Two elements were FC Bayern’s undoing against Eintracht Frankfurt in DFB-Pokal final on Saturday. The opponents’ pressing and a lack of firepower on the wings deservedly sunk the ship.
In a game with decent attacking intent, Köln were liberal in their use of long passes and crosses. Bayern matched the hosts and then raised the stakes in the second half to emerge winners from the game of long balls.
Barring a tweak in midfield, Bayern’s return leg against Real Madrid felt like a repeat of the first. The Bavarians dominated the game thoroughly, but failed to capitalise and paid the price.
Bayern kicked Eintracht Frankfurt hard in an interesting game. Die Roten’s future manager Niko Kovač tried to use pressure to neutralise the young Bavarian side but had that pressure used against him.
Bayern used a well-known tactical formula to stifle Real Madrid. Tactically, it worked. It is a shame that the attack failed to turn chances into goals.
Despite exhibiting a couple of defensive flaws in both halves, Bayern obliterated Bayer Leverkusen in the DFB-Pokal semi-final. Jupp Heynckes’ secret weapon? His usual weapon.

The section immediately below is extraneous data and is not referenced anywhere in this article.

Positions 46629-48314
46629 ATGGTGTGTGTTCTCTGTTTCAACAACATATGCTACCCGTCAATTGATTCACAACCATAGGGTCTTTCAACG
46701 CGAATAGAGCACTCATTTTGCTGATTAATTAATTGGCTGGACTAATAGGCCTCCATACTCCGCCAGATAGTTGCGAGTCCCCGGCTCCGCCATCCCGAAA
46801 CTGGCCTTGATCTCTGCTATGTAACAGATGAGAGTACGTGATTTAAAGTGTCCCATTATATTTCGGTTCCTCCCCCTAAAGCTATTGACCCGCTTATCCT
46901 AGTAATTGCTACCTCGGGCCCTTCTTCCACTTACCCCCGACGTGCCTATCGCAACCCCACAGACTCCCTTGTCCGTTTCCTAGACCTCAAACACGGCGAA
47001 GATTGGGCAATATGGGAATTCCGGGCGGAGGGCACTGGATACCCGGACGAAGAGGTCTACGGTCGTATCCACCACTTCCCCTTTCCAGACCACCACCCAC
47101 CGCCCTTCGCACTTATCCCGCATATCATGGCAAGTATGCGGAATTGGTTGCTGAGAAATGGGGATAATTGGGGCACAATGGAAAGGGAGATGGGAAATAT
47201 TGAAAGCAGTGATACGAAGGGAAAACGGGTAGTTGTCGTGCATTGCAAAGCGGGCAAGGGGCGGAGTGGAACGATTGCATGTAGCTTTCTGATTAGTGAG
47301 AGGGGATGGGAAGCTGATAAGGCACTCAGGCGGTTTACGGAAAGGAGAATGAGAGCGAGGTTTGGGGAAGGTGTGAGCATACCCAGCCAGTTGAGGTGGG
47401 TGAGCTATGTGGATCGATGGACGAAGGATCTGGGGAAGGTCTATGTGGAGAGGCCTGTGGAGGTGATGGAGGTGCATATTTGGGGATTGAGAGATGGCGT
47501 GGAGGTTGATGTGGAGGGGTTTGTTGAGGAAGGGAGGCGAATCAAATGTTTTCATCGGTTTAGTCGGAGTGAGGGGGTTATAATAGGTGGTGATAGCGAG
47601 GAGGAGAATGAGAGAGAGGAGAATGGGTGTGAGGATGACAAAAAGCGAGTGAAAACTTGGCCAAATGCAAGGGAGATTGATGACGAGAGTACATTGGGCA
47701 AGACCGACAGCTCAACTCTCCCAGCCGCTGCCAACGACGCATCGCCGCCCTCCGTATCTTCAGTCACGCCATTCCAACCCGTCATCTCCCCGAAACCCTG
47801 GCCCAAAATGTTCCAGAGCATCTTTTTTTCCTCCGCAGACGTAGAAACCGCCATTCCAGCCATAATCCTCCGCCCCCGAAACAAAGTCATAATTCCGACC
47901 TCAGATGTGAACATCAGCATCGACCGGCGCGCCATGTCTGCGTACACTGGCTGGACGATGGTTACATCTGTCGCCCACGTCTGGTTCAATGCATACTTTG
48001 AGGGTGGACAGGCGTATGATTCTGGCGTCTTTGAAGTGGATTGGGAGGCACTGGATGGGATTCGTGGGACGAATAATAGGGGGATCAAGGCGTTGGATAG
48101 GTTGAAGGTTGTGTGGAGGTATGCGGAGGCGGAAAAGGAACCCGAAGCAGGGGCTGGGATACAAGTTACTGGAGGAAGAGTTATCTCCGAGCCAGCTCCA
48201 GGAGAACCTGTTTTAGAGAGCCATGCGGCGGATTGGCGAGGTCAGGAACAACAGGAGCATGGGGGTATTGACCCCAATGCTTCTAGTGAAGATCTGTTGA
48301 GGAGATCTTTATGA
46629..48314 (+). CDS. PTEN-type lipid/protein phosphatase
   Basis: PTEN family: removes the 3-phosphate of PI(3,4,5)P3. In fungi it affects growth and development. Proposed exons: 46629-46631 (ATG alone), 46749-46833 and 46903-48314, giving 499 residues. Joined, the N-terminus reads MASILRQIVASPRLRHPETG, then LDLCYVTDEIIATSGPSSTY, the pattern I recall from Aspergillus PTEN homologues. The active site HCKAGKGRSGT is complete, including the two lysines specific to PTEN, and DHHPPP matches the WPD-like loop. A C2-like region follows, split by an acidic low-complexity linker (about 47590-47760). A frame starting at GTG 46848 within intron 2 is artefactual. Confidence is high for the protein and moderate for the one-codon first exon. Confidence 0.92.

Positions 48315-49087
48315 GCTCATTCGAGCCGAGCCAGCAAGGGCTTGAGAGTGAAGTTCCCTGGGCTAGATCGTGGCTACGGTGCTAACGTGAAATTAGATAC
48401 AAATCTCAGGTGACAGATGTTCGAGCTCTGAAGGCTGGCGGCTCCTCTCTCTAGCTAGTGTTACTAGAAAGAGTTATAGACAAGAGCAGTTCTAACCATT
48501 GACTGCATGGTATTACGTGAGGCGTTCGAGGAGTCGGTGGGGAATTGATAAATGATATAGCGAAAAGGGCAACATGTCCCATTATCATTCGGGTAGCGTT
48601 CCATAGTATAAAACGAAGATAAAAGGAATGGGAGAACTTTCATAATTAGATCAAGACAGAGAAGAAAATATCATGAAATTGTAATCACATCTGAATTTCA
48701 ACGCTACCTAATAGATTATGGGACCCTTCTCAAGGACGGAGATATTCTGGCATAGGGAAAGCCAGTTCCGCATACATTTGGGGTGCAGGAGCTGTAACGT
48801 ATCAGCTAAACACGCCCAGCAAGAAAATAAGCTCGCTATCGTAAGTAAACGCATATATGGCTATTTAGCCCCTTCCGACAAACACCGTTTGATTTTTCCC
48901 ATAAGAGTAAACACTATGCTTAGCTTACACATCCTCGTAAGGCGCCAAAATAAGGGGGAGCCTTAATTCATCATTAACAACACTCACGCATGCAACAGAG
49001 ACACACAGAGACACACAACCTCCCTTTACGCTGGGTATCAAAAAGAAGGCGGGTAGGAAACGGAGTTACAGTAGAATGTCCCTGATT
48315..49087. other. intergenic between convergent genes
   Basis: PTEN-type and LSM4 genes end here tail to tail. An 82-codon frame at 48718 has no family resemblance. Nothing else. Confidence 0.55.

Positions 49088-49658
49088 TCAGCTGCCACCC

Bayern struggled at first to undo Borussia Mönchengladbach’s tactical antidote. However, die Roten quickly identified the problem and strangled the Foals until the problem was no more.
Bayern progressed through to the Champions League semi-finals after a 0:0 draw at the Allianz Arena. Sevilla changed their tactical approach from the first leg and managed to keep the game goalless.
Sevilla gave Bayern an expected, but thoroughly unpleasant amount of trouble. They needed James Rodríguez’s talent to untangle a tightly knit defensive scheme.
In a thoroughly one-sided first half, Bayern Munich scored five past a hapless Borussia Dortmund. The visitors’ midfield was ill-equipped to deal with the Bavarian press and did not show the effort to make up for it.